Tuesday, December 27, 2011

The Nineties - "Radical" Doesn't Exactly Describe It

On SomethingAwful's excellent film reviews column, they frequently poll the readers to choose a film from Netflix Instant Watch for the critics to review.  This usually results in punishment such as "Thomas Kinkade's Christmas Cottage".  In one case they picked one of my favorite terrible films, the Vanilla Ice star vehicle "Cool As Ice".  The review was wonderful, but at one point the author claimed something to the effect that the film shows everything that was wrong with the nineties.  Do not confuse your eras, children.  Vanilla Ice was not from the nineties.  He was from 1990-91, when the 80's had still refused to die.

Let's back up a little.  The 80's were an interesting decade.  Americans had reigned in the rampant hedonism of the 70's because they had all woken up very depressed the morning after.  While America grew more fearful and conservative, its pop culture grew more outrageous and silly.  By the end of the decade, "Hair Metal" had taken over pop music to the degree that Bon Jovi was considered Metal, and every actual Metal band tried at least one ballad.  Pop success was synonymous with some L.A. guitarist with teased hair up to the sky drinking and carousing all day.  It had gotten dreadfully stale by about 1990, but what else was there?

Nirvana changed all that.  Well, honestly it wasn't Nirvana that changed it, but the marketing push behind them.  Kurt Cobain was an extremely personal, unconventional songwriter who happened to create a big shiny pop record once.  But while the music was very accessible, the band's look and attitude was something "new".  It had already existed, but now the record industry realized they could sell it.

What happens when people
stop being polite, and start
getting real
A funny thing happened after that.  Record labels started selling "artistic integrity" as a commodity.  It's a common misconception that the nineties brought in a new era of "sincere" rock music.  In reality we all swapped one uniform for another.  Instead of leather, there was flannel.  Long hair was still okay, but teased manes were out.  Instead of endless song titles like "Girl, We're Gonna Party Tonight (L.A. Lovin')", nineties songs all had to have lower-case titles like "sponge", "dirt", or "drain".  The music was just as formulaic, but the formula was different.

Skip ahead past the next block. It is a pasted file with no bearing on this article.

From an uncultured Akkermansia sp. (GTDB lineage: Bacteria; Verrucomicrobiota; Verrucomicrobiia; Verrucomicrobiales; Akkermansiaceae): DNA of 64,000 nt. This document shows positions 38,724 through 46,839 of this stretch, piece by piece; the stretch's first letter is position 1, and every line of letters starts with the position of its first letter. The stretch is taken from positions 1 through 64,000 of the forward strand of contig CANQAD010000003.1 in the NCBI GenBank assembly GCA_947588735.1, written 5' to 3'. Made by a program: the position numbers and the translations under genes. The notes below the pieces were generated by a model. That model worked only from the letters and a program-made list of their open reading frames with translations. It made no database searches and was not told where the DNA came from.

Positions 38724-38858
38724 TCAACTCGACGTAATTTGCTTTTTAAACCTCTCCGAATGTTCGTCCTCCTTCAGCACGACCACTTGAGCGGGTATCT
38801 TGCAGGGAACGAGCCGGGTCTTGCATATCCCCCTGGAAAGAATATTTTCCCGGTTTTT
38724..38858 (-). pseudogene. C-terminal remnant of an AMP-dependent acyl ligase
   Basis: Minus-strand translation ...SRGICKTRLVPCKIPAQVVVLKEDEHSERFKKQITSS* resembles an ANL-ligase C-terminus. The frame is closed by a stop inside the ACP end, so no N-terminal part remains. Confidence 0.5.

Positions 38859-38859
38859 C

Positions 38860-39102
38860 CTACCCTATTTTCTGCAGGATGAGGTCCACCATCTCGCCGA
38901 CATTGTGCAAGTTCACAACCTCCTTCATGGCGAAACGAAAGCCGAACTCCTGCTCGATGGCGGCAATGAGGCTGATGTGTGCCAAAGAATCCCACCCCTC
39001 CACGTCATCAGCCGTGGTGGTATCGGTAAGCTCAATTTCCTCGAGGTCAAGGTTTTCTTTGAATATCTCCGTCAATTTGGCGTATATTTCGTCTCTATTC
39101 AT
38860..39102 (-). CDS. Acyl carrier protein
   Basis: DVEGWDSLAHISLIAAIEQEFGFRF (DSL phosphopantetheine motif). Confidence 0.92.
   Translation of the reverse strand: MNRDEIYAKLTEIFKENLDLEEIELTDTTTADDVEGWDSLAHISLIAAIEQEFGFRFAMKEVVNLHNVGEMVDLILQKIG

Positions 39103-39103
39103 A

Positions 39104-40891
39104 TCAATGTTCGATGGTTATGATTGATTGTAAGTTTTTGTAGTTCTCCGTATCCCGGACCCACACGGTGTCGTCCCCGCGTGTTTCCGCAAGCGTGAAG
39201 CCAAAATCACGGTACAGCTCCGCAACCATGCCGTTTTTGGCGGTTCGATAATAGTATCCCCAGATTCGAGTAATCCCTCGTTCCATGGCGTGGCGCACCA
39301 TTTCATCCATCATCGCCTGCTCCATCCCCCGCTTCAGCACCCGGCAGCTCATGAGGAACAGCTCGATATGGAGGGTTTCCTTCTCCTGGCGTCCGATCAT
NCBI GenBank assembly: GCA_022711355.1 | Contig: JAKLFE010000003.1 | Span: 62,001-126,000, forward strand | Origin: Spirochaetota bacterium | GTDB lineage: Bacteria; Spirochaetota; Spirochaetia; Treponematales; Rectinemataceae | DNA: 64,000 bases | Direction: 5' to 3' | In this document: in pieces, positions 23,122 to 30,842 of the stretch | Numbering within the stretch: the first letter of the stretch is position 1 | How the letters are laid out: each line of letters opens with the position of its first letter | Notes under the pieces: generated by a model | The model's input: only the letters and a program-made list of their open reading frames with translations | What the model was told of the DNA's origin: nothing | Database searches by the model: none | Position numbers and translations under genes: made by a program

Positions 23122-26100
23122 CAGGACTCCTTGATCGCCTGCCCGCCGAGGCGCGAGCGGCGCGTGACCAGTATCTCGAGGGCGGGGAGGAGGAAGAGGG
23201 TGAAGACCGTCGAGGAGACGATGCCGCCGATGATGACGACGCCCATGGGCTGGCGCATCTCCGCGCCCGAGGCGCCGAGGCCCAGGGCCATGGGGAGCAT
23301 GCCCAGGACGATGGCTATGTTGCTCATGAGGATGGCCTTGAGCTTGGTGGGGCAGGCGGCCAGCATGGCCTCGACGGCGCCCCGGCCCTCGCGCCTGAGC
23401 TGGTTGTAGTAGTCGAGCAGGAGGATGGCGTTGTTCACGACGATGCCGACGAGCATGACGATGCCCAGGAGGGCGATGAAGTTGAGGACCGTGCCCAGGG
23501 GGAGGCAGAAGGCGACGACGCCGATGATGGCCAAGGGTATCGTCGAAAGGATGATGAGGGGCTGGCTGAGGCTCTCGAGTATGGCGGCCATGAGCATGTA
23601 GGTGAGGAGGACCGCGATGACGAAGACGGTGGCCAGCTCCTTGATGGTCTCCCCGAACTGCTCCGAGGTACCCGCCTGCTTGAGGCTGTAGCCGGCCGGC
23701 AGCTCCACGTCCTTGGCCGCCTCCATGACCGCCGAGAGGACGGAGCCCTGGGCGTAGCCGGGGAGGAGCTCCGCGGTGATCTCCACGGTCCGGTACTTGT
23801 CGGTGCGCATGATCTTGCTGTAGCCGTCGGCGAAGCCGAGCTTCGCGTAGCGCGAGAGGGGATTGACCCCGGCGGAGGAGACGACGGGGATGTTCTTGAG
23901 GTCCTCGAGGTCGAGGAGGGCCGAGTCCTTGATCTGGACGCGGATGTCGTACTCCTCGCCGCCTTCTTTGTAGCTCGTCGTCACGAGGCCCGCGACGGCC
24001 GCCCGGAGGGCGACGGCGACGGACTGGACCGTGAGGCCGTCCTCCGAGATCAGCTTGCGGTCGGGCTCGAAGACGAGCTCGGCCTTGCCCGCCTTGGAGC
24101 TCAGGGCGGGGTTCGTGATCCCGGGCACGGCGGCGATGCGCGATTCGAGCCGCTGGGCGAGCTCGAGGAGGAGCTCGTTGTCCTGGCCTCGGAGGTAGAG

Oh, and all Metal was now banned.  The word Metal was synonymous with teased hair, partying, Warrant and Ratt.  When I finally met a kid in high school who listened to actual Metal, I was completely re-educated by his CD collection.

Anyway, Since the Internet hadn't taken hold yet, this was allowed to happen.  This was before everyone got to customize their YouTubes and Tumblrs and Google+'s.  Back then our entire pop culture diet was dictated to us by shadowy men in suits.  We all watched MTV!  We knew it sucked, but what else was there?  The only way we discovered new music was from the radio.  And by the way, those 5 Pearl Jam songs that you still hear constantly on Rock radio?  They were overplayed back then.  The only difference was that there was nowhere to change the channel to.  And as a Spin Doctors fan, even I started to hate "Two Princes".

I <3 Shirley Manson
It was no longer okay to have fun.  At least that was the party line.  The strangest example of this was the band Garbage.  Garbage was founded by Butch Vig, a successful record producer who decided to form a pop group with two other producers.  This was a very 80's idea.  To market themselves better, they hired gloomy-girl Shirley Manson as lead singer/diversion.  Garbage played fun pop music, but had to wrap themselves in grunge clothing with distorted guitars and lyrics about being a "stupid girl" and "only happy when it rains".  By the time of their second record they just ditched the artifice entirely and became unashamed synth-pop.  By then it was okay because legions of Garbage fans were already going to buy the record.

Now we find ourselves in a strange era, pop culture wise.  The Grammy awards and even their hipper cousin the MTV VMA's no longer have much relevance.  The Industry doesn't really dictate what people are into.  Instead, pop culture is dictated by YouTube and 4chan.  Essentially people like what they want, and have the freedom to want anything because it's all there for the taking.  I like to think that the return of the nineties will be improbable.  But the lesson of my teenage decade is an important one:  Sincerity can be marketed, and the herd mentality is a funny thing indeed.

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